Supreme Court Rejects Loss of Chance
Kemper v. Gordon, 272 S.W.3d 146 (Ky. 2009)
In a 5-2 decision, the Kentucky Supreme Court, in rejecting the possibility of a claim based on the loss of a chance, put a halt to the erosion of one of the one most fundamental principles underlying the tort of negligence -- causation. It has since the beginning of the Commonwealth well settled that proof of a possibility is mere speculation and will not support a verdict. The idea of a loss of a chance is the poster child for speculation since, by definition, it is most likely that no harm was done. What made this decision problematic for the Court was its failure to adhere to well settled principles in the past.
The Court first raised concerns about its commitment to traditional causation in Davis v. Graviss, 672 S.W.2d 928 (Ky. 1984) when it announced that one could recover damages for a possible future complication. The Graviss Court held that in addition to the mental anguish that might be associated with the possible future complication, the risk of future harm, where the risk was substantial even though not probable, would constitute a separate element of damages. In Capitol Holding Corp. v. Bailey, 873 S.W.2d 187 (Ky. 1994), the Court "clarified" the Graviss rule by saying that the case did not create a new element of damage, but that possible future damages should be apportioned based on the degree of likelihood that they might occur, and coulod include mental anguish, future medical expenses, and impairment of power to earn money.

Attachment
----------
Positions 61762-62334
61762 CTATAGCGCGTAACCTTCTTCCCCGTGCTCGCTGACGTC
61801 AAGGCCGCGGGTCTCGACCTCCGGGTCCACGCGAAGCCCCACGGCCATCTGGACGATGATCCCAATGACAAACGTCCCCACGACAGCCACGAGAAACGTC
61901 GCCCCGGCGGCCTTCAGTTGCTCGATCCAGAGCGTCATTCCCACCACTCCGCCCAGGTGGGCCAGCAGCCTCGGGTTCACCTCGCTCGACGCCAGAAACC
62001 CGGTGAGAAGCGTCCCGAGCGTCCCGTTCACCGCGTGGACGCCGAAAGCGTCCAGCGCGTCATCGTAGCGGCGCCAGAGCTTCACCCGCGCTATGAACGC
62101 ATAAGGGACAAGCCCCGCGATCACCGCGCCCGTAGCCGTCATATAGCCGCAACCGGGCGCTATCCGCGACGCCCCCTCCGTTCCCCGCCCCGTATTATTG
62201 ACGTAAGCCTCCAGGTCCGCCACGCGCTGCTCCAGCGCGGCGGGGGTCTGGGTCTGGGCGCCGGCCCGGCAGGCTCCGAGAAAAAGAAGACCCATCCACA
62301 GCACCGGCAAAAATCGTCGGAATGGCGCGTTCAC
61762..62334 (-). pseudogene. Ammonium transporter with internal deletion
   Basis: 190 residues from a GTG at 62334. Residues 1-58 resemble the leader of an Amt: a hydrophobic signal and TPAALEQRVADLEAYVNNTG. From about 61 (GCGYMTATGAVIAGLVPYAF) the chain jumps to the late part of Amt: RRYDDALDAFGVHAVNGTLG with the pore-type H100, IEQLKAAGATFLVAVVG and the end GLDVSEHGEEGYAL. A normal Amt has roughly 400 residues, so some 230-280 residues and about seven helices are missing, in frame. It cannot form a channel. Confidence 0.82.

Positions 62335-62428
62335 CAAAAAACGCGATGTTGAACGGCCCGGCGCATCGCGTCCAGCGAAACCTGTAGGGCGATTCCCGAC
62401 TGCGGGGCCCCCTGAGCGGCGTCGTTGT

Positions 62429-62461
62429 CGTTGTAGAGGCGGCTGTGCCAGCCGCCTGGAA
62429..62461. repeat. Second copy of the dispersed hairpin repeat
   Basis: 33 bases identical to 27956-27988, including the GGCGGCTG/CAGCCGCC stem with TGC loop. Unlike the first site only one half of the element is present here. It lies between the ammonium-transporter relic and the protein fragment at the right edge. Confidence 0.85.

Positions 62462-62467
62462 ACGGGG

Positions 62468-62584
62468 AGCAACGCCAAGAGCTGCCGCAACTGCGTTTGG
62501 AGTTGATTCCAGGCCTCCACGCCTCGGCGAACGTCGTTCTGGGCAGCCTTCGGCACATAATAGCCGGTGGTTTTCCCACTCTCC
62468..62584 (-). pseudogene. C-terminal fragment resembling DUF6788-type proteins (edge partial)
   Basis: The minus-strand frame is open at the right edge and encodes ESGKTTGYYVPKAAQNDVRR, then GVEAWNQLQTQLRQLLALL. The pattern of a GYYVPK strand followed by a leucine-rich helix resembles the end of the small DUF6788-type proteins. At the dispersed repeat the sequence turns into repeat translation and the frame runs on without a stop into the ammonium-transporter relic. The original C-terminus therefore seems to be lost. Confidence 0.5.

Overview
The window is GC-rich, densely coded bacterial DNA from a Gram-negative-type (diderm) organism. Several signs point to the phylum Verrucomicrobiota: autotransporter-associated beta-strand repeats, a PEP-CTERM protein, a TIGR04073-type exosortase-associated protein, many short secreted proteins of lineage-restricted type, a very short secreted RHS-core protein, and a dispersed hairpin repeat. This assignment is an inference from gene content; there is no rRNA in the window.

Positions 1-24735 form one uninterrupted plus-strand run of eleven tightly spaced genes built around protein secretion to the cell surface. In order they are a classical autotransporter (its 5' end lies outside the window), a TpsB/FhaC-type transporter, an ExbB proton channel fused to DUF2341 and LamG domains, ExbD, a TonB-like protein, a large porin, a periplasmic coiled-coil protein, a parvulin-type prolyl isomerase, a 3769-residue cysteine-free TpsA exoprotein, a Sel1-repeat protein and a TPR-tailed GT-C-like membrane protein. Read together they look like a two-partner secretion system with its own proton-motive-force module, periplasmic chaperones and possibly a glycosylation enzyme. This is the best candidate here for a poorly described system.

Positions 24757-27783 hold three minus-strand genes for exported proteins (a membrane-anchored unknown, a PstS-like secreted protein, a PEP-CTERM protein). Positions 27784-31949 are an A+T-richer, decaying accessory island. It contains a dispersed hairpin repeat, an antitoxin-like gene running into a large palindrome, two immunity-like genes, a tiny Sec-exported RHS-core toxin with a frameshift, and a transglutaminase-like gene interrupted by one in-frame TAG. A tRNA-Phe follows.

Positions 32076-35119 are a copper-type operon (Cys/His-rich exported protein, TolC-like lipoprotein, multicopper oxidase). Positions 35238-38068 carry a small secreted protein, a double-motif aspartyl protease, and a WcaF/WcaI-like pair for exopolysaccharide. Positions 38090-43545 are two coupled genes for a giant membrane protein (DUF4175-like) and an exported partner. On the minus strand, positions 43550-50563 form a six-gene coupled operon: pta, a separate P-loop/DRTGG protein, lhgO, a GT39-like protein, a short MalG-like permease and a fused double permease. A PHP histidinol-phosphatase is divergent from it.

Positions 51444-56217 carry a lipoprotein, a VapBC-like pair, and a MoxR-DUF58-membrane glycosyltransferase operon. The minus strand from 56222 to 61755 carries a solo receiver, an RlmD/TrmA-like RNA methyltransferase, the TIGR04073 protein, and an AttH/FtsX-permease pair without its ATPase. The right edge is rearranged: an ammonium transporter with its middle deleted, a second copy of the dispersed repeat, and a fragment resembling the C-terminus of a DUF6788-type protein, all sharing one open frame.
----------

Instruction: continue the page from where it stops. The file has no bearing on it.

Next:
Once the Court authorized proof of a possible future complication to authorize an award of damages, no great leap of logic was required to conclude that proof of a possible future complication would support a cause of action for negligence. This next step was rejected, however, on the ground that there had to be loss or damage before future complications could be recovered. Capitol Holding Corp. v. Bailey, 873 S.W.2d 187 (Ky. 1994). Of course, Graviss had decided that future complications were damage, so this reasoning, while necessary, was circuitous. This was further clarified in Wood v. Wyeth-Ayerst Laboratories, 82 S.W.3d 849 (Ky. 2002), where the Court held that a cause of action for negligence required not just damage, but physical harm and impairment. Thus, the rule forming the backdrop for the Kemper Court was that an award could be based on a possible future harm, but that possible future harm would not itself support a cause of action for negligence.
The primary basis for the Court's opinion in Kemper appears to be the public policy implications of increasing the number and magnitude of lawsuits seeking compensation for loss that likely will never happen. This is essentially the same public policy underlying the requirement of causation in the first place. However, the Court had to address Graviss, and the majority suggested that Graviss had been misunderstood. The Court suggested that Graviss really only allowed recovery for the mental anguish associated with the future complications, which was probable. The opinion ignored, however, the holding in Capital Holding allowing recovery for an apportioned amount of future medical expenses or impairment of power to earn money. In fact, Capital Holding was not mentioned in the opinion.
While the Kemper opinion resolves the question of a recovery for loss of chance, the Graviss doctrine remains unclear and unsupported by any meaningful theoretical foundation. This opinion may support a future opinion limiting Graviss damages to mental anguish which is probable, thus fully resolving the potential conflict between the cases. The Court did, in fact, destroy the fiction that Graviss dealt in probabilities because it was probable that there was a possibility of the future complication occurring. This very argument was advanced in support of the loss of chance doctrine, and the Court dismissed it as a "concept chasing its own tail". The defense in cases with future complication cases should continue to resist awards based on such proof, while the plaintiff will take such awards for granted at his or her own peril.